If the goal and effect [of adopting the hairstyle] are negative, then it is ruled as haram (“forbidden”/sinful). On the other hand, if the goal and effect are positive then it is allowed, even suggested,” said Vice Secretary of MUI’s Fatwa Commission, Dr. Asrorun Ni`am Sholeh in Jakarta on Saturday.

According to him, [as far as] rebonding as a way to beautify oneself, the basic ruling is [that it is] permissible as long as it does not bring about danger, whether physical, psychological or social.

* * *

A recent Indonesian shampoo commercial, explaining how customers can get the chance to be visited at home by heartthrob “Ariel”:

* * *

In conclusion

The so-called “journalism” embodied by these Huffington Post and Telegraph articles is laughable. It entails selectively and misleadingly presenting the most trivial non-stories as “news” about Muslims. No real effort is made to provide context, nuance, or even facts. Reason?: Muslims are all the same and who the eff is going to know the difference anyway?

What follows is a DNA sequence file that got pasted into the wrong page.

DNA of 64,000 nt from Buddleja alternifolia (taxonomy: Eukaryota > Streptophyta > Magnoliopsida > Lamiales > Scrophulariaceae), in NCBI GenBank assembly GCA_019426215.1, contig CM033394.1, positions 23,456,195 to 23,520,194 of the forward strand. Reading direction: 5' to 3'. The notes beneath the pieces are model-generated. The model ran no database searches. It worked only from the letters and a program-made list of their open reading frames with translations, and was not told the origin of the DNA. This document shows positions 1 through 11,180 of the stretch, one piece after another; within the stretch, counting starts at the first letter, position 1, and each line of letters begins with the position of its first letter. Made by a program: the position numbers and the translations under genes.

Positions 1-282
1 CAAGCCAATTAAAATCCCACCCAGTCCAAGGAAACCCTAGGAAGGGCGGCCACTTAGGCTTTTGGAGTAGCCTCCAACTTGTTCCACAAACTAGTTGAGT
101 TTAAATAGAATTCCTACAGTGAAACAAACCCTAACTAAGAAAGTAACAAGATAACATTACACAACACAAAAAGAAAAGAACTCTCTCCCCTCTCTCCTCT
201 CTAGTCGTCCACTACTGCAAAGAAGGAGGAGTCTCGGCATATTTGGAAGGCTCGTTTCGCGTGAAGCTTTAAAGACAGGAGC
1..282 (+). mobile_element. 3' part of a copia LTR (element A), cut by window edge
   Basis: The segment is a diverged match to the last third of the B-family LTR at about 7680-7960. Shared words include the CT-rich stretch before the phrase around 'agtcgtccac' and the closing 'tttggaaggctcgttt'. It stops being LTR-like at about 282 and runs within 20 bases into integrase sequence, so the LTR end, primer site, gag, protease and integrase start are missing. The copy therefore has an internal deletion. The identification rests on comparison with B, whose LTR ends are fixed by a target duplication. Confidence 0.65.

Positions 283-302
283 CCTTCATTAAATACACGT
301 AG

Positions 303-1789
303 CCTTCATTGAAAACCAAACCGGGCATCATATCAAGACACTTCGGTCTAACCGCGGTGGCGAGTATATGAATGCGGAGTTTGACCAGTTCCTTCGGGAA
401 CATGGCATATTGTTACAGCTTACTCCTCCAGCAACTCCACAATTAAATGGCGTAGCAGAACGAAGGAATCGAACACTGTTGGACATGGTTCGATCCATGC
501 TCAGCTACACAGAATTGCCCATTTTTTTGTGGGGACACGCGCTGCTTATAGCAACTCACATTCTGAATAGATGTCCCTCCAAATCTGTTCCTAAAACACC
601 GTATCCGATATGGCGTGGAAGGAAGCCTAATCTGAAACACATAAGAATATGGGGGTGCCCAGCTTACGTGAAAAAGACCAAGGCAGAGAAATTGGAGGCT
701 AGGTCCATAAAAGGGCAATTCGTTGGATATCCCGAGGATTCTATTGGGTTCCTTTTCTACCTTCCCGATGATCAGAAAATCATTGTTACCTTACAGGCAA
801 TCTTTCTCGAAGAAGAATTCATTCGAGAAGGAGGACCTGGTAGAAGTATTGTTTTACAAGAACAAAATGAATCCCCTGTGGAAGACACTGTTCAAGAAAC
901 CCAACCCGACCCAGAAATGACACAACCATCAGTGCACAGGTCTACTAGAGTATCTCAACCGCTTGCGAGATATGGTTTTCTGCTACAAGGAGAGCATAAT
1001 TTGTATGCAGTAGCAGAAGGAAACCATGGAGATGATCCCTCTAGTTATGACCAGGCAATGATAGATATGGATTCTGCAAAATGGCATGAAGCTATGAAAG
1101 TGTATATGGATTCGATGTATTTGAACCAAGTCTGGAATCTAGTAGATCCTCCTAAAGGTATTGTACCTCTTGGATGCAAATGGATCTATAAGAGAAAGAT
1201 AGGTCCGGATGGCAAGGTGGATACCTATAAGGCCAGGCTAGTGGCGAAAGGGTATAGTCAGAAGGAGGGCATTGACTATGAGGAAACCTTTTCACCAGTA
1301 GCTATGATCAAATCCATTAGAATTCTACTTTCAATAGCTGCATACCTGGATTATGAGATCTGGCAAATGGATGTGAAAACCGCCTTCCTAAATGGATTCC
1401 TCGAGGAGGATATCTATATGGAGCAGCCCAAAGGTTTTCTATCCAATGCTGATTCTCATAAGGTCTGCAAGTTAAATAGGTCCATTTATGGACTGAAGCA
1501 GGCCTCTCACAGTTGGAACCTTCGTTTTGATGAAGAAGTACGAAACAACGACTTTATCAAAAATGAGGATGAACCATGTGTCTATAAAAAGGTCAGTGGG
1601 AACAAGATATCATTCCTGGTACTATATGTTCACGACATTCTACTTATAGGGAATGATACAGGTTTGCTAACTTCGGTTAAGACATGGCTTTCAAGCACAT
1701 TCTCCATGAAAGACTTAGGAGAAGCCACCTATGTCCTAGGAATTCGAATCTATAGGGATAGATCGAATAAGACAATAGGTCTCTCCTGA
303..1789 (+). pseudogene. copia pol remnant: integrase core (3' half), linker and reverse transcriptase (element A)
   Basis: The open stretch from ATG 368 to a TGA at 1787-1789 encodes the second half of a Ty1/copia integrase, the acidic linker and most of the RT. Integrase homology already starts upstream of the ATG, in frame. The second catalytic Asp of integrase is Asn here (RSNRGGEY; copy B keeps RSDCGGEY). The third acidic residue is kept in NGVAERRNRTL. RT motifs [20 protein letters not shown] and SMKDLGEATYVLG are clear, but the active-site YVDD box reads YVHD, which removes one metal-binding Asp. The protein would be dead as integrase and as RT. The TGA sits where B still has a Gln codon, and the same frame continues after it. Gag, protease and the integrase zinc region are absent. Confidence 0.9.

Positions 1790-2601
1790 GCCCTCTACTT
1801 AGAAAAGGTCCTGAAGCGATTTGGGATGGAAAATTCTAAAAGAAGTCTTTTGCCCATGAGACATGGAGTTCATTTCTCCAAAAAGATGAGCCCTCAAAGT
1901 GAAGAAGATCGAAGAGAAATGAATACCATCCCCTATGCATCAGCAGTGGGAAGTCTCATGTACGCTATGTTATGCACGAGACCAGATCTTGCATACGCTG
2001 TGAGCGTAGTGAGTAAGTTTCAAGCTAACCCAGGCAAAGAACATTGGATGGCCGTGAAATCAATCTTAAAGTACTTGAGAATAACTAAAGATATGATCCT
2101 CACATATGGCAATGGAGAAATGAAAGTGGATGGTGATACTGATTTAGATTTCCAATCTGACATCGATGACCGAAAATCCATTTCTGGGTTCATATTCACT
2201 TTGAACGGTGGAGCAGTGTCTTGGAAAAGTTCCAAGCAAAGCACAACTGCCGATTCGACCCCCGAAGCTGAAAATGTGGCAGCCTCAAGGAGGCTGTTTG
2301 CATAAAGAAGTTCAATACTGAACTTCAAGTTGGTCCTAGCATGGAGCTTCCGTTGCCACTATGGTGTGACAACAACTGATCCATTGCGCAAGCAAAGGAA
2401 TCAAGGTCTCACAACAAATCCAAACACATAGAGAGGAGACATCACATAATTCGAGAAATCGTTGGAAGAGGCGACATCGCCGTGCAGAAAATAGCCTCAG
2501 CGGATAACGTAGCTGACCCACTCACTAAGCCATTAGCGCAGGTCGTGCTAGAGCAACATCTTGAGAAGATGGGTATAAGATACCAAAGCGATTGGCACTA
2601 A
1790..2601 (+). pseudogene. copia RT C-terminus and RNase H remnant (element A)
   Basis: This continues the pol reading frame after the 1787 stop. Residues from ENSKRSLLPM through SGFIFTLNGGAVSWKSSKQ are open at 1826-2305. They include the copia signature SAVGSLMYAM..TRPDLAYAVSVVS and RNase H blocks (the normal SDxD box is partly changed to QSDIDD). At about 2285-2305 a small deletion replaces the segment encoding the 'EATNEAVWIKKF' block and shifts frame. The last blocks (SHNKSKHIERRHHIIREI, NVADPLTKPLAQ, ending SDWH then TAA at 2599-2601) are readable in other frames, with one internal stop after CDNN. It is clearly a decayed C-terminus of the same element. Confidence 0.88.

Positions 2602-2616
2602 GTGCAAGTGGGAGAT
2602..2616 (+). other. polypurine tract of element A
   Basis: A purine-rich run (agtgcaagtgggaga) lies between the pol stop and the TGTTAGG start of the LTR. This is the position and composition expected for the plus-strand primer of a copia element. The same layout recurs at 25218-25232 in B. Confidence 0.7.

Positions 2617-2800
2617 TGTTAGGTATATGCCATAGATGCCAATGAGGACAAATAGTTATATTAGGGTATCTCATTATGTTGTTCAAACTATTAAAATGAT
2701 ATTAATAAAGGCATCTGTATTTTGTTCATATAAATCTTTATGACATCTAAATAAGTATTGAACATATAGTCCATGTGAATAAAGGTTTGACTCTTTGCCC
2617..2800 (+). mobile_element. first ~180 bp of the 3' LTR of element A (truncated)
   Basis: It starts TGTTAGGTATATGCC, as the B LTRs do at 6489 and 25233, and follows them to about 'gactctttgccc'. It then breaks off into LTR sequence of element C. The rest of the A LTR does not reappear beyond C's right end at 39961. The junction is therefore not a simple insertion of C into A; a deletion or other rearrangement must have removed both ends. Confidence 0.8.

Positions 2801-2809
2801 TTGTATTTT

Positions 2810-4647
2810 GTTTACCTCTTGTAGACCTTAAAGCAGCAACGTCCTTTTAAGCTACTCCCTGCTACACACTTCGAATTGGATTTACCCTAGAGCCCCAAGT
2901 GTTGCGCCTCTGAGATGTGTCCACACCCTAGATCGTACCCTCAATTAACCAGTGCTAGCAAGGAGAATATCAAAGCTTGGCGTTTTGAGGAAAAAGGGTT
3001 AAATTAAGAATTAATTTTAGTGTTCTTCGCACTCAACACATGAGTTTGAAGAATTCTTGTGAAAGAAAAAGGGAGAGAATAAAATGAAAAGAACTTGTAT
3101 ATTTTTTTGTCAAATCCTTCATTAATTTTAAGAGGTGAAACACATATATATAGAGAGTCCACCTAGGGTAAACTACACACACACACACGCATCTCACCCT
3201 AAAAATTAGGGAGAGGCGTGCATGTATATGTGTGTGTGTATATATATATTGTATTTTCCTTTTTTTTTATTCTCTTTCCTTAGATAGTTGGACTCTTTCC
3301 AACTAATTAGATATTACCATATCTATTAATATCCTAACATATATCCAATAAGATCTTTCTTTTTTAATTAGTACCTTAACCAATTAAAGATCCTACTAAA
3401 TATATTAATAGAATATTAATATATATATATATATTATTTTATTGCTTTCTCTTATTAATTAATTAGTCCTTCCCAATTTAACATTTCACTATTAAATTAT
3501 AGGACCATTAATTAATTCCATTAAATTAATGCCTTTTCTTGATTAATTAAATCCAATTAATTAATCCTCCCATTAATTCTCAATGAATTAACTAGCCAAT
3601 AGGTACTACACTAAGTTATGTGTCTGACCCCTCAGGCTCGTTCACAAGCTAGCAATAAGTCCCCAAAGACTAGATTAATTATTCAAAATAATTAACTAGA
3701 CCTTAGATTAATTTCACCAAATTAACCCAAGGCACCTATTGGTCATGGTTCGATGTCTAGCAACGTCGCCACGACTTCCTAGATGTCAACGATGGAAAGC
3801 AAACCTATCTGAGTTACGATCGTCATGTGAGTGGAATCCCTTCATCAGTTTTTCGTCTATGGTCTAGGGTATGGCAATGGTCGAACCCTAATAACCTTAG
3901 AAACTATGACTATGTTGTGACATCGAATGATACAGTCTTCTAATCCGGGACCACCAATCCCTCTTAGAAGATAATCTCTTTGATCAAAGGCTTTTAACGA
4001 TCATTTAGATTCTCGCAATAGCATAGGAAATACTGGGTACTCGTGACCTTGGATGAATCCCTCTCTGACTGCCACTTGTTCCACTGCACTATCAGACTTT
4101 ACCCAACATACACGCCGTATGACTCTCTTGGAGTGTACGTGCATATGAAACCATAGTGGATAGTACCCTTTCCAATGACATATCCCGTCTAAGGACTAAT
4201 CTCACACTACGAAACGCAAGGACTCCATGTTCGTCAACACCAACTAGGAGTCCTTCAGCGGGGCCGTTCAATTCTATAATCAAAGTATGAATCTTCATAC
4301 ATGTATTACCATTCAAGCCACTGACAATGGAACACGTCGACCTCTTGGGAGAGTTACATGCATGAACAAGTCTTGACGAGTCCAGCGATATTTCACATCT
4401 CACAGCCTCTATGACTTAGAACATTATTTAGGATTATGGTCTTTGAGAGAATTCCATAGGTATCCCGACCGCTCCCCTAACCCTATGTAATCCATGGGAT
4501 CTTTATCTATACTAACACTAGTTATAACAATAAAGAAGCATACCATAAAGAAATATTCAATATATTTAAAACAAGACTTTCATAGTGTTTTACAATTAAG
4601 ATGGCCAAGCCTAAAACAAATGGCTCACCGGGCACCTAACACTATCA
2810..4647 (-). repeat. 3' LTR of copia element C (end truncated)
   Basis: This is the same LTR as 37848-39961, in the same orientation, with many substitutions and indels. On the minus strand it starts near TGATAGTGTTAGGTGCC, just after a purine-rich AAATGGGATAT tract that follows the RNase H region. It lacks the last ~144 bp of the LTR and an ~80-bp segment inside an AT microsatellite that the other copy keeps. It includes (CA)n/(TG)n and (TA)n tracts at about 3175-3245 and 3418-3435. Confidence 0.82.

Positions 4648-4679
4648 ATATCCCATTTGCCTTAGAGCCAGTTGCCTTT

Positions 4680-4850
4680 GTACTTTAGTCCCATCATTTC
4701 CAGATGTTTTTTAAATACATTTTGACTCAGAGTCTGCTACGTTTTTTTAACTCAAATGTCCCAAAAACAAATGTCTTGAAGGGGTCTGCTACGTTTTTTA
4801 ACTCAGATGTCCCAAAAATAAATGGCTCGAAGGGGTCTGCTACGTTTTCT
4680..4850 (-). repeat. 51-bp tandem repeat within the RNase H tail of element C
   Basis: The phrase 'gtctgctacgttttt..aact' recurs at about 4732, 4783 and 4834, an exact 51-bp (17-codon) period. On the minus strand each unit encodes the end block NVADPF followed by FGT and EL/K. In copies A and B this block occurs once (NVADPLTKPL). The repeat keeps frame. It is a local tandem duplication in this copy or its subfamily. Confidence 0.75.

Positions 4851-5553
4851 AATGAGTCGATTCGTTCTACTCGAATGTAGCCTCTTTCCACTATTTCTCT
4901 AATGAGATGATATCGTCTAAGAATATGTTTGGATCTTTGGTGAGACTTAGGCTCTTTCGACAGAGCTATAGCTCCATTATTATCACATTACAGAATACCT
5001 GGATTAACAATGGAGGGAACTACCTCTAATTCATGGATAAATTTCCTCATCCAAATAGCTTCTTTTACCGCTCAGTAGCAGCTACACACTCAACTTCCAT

(No doubt, I will see this nonsense regurgitated before long in the form of a mindless comment like “First they want to ban ‘funky hairstyles’, then this.. Religion poisons everything”.)

Sadly, this sort of willful negligence/dishonesty is standard procedure for our mainstream media; I don’t expect it to change soon. Until it does, there will be plenty to write about 🙂

An categ Islamic body which has issued fatwas on inappropriate behaviour from practising yoga to failing to vote in elections